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Everything We Thought Was Bullshit in 2017

From fruit to personality tests, these things were deemed to be a complete waste of everyone’s time

We’re not here to shit on everything — although it may seem that way. Still, some things are more bullshit than others, which is why we’ve taken the time to round up everything we truly thought left pungent bullshit cherries on top of the biggest bullshit sundae of a year since, well, 2016.

Criticizing men for taking paternity leave is bullshit.

Calling a man “soft” for taking two weeks off to spend time with his newborn child is symptomatic of everything toxic about masculinity.

“Only 15 percent of Americans think men shouldn’t get any paternity leave at all, and it’s no surprise that the majority of them are old men. That means people who think ditching out on family time in those critical first weeks of life are quite literally the minority, which is probably why they’re still yelling so loudly about it in the first place.”

Myers-Briggs is bullshit.

Myers-Briggs is an oversimplified, misguided personality test.

“‘Myers-Briggs is infamous for being the least valid, widely used personality test there is,’ says David Funder, psychology professor at the University of California, Riverside. ‘People love Myers-Briggs because it’s enjoyable. It’s fun to discover you’re an explorer and talk about it with other people, in the same way it’s fun to discuss the latest shows on Netflix. And it’s probably just as diagnostic as to who you should date.’”

The recommended eight glasses of water a day is bullshit.

Because it doesn’t account for the large quantity of water found elsewhere in your diet.

“The myth is believed to have originated with a 1945 Food and Nutrition Board recommendation that claimed we need about 2.5 liters (or 84 ounces) of water per day. While this is actually a good number for most people — nutritionist Carolyn Dean suggests consuming half the number of pounds you weigh in ounces of water each day (i.e., you should consume 75 ounces if you weigh 150 pounds) — it’s also very misleading. When the bottled-water industry seized on the figure to boost sales, they conveniently ignored the vital sentence that closely followed the claim: ‘Most of this quantity is contained in prepared foods.’”

Having a favorite anything as an adult is bullshit.

Having favorites as an adult limits your ability to expose yourself to new things and shrinks your identity.

“Take the concept of a relationship ‘starter kit’ — the idea that each person should have a kit of faves at the ready to let someone know the art that most defines you. You pick a record, a book, a film and a piece of art and imagine them boxed up to hand over to someone you want to know ‘you’ — the real you, that is. But while these are fascinating data points, they are only entry points into the weird morass that is an actual person. You are not easily reducible, one hopes, to such shorthand. You are large, you contain multitudes.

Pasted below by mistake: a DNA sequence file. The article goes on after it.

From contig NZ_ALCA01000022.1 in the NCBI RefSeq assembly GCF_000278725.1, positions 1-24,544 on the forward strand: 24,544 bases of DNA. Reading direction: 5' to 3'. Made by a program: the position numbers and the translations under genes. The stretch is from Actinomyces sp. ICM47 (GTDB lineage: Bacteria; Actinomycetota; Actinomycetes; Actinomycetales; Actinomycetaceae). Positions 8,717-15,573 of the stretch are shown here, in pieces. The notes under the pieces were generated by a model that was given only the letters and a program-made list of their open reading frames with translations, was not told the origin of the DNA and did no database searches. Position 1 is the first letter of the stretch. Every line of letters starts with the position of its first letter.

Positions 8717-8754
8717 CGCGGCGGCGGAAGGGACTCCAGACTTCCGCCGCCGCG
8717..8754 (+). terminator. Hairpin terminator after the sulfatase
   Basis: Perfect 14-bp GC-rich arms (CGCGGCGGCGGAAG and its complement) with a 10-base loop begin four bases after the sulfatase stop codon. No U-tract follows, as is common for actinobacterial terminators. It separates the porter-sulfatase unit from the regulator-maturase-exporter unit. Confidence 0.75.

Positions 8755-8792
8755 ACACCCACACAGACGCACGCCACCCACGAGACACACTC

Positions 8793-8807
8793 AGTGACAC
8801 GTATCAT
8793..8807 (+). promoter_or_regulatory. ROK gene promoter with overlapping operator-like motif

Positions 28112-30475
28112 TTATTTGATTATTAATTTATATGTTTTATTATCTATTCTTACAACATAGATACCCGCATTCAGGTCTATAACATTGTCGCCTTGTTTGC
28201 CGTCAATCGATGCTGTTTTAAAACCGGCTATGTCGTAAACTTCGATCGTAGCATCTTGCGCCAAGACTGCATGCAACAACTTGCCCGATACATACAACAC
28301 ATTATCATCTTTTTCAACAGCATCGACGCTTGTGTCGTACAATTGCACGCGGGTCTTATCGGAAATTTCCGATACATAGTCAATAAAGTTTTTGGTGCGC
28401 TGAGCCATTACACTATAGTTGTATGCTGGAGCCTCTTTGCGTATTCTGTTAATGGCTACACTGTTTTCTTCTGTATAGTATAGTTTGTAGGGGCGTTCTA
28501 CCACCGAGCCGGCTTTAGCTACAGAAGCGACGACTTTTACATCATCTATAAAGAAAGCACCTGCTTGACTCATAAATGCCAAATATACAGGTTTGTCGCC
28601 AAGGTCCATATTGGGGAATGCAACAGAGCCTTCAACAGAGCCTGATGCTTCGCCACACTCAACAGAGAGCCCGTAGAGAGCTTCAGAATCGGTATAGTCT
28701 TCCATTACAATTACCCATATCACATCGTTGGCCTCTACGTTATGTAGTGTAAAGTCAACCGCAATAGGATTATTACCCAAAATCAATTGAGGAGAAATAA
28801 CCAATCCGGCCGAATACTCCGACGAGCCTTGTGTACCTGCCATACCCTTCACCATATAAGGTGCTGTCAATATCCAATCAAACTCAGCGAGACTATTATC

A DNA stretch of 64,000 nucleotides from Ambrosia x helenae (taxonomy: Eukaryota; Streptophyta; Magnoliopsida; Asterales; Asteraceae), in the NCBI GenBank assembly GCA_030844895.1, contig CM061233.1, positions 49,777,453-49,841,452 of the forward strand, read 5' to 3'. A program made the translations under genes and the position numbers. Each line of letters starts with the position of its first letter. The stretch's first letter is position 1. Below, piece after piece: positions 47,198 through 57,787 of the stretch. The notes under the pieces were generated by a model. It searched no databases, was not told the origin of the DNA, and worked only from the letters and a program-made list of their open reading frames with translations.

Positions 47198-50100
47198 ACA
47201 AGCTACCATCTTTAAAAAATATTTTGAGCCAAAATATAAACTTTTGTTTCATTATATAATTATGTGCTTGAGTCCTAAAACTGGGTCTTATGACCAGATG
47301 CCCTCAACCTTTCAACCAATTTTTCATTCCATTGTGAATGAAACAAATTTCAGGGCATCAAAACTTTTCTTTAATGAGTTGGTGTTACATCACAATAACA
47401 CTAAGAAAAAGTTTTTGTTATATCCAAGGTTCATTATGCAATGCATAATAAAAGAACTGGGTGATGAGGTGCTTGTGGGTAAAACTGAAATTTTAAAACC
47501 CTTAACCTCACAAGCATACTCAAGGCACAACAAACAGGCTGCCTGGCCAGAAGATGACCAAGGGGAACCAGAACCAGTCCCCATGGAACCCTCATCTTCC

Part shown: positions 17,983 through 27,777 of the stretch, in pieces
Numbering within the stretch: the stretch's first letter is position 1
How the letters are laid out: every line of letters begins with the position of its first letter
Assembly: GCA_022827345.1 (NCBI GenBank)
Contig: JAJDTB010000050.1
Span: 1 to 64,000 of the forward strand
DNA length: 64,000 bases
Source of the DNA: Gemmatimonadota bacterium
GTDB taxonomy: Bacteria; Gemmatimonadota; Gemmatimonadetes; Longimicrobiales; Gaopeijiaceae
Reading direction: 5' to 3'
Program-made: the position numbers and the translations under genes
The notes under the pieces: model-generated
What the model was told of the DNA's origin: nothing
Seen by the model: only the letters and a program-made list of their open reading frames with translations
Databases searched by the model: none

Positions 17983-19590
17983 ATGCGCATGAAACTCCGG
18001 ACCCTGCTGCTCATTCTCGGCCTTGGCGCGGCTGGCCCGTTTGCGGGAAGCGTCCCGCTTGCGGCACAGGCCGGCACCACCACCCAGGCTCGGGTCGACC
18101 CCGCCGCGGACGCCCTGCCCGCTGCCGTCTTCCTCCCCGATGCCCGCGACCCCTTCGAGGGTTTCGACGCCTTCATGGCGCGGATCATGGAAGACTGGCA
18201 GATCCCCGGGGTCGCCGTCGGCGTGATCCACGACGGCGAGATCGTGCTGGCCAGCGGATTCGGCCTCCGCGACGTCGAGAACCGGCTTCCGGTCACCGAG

Fruit is bullshit.

Some fruit contains as much sugar as a candy bar and doesn’t deserve to be in the same room as vegetables, let alone on the same pedestal.

“The American Heart Association recommends no more than 36 grams of sugar per day for men, while the USDA recommends two cups of fruit per day for men ages 19 to 30. Here’s the thing, though: Depending on the fruit, these two guidelines may be incompatible, since just two cups of sliced bananas adds up to the maximum recommended amount, clocking in at 36 grams of sugar.”

IQ tests are bullshit.

IQ tests don’t account for real-world decision making, and rational thinking can be surprisingly dissociated from intelligence.

“These online IQ assessments are universally bullshit; you can consistently kick back numbers in the superior 130–140 range just by picking answers at random as quickly as possible. Assuming Donald Trump has any justification whatsoever for repeatedly claiming that his own IQ stretches to this formidable level (a couple of years ago he went so far as to peg it at 132), I’d guess it’s in the form of a bogus online IQ test’s final screen (which he made an assistant print out and laminate).”

The trap of ‘I love you both’ is bullshit.

It misses the point of true love.

“The answer to your dilemma is that, very probably, neither of these women is right for you. When there is a choice between two people, it isn’t always a case that one of them must be right for you, if you could only work out which. It’s more likely that you have two not-quite-right-for you people in front of you at the same time. I think the fact that you are feeling ready to ‘settle down’ is making you look at your situation and evaluate — and that is good. Just don’t mistake availability for suitability.”

Static stretching before working out is bullshit.

Since it’s both potentially dangerous and a waste of time.

“While Conlon believes that stretching is unlikely to increase your chances of injury during the activity, he says that it might increase your chance of injury while stretching. ‘When people do the quad stretch, they’re taking their foot and flexing their knee to 135 degrees, lengthening a muscle that may not have lengthened that far in a long time,’ he says. People don’t really need to stretch their tissues as far as they can before an activity, he continues, pointing out that it’s not exactly dangerous to do static stretching — it’s just not doing you that much good.”